Q. Grandparents: My son and daughter-in-law are going through a rough divorce. We know that our son has been unfair to our daughter-in-law, but we feel that our daughter-in-law is being unfair to us throughout this process. We did not cheat on her or lie at all. And yet whenever we try to discuss grandparent visitation she either ignores us or tells us we will talk about it later. It is never later. Given my son’s behavior, it is highly unlikely he will get very much visitation at all. We retained an attorney to help us have visitation with our grandchildren. My daughter-in-law told us that she only wants to communicate through our attorneys now and for us not to attend any school functions or see our grandchildren until we have this "officially sorted out." My husband and I are frustrated because we feel like we did nothing wrong, and yet are being punished through lack of contact with our grandchildren. Were we wrong to hire an attorney? Should we show up to our grandchildren's functions anyway? They mostly take place at their school, so I am not sure if our daughter-in-law could kick us out.

A: Okay so this chat's theme is, "Adults, even if you hate the guts of your former spouse, don't take it out on the kids." Yes, your daughter-in-law is being unfair. What the children need most now is love and stability and keeping them from adoring grandparents is cruel to everyone. I don't think you were wrong to step back from contacting your daughter-in-law and try to get your concerns addressed legally. She's decided everyone in your family is the devil. Let's hope that once the worst is over your daughter-in-law can see the benefit of having the kids spend a weekend with their grandparents. But don't provoke her by showing up at school functions. Follow your lawyer's advice and if you do get to see the kids, do not trash their mother.

Q. Money From Grandparent, Strings Attached: My grandfather has offered me money on the condition that I never breathe a word of it to my sibling or cousins, because nobody else is getting money. He feels that I have been a better grandchild by calling and visiting him than the other grandchildren have, including when my grandmother was dying. This may or may not be true, but I still don't feel like I necessarily deserve something that the others won't get. My grandfather has a history of being somewhat cantankerous and difficult, but he and I have always gotten along well. I'm leaning toward taking the money because I feel like, if he was doing this to hurt the other kids, he would have made it public. Is it wrong for me to take this money, or am I assisting him in dividing the family? Signed, Unsure.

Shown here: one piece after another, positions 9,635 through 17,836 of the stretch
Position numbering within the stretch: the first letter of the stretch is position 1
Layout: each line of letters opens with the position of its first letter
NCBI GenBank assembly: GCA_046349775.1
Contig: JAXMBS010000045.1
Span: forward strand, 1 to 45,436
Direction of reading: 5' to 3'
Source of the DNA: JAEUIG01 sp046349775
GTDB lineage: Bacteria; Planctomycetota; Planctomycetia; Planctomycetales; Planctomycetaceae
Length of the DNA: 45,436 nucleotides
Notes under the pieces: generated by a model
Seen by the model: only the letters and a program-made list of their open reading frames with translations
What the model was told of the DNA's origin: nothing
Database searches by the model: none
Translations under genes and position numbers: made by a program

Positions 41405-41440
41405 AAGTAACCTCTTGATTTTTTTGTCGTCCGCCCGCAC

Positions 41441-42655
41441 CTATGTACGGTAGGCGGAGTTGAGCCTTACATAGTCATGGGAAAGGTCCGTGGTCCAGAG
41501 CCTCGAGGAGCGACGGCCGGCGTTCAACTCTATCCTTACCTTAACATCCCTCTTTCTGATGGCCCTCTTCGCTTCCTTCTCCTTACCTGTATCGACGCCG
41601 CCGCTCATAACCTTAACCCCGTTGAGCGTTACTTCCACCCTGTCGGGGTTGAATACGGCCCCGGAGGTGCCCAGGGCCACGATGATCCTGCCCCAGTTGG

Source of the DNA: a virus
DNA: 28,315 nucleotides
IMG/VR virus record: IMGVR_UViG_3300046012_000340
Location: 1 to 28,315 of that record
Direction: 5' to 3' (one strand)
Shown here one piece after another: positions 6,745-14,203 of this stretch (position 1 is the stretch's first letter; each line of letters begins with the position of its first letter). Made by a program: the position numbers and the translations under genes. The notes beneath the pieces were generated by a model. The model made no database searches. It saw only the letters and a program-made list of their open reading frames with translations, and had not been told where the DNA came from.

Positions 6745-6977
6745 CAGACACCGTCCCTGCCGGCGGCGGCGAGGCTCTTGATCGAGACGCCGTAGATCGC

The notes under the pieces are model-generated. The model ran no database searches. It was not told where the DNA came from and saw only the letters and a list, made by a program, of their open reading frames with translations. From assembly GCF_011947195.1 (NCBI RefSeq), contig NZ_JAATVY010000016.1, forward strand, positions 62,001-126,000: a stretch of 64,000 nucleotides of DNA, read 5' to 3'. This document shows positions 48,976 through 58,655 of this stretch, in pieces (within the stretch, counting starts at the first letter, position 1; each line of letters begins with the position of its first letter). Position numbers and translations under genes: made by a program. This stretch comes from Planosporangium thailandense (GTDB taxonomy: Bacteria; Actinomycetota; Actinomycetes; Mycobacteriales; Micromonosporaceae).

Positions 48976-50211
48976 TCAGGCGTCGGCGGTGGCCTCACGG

A: If you feel he is being unfair in his conclusions, you could gently say how much you appreciate what he wants to do for you, but it will eventually come out that you got money and the others didn't, and that will create a lot of resentment of you from your siblings and cousins. You can tell him that despite the fact that it's not in your best interest, maybe he would consider dividing his estate, which would ease your relationships after he's gone. Then if you still get a windfall, everyone else will have to accept life's not fair. And if he cuts you out for being another ungrateful wretch, you can all sympathize about what a difficult man your grandfather was.

Q. Regarding the Man Who Committed Suicide: Also, the kids may be eligible to receive Social Security payments, so she really needs to at least get the information and a death certificate. He may not have paid while he was living, but the money would probably help.

A: Great point. And others have pointed out there might be an estate the kids are entitled to. The mother needs to look into this and have the kids' financial interests protected.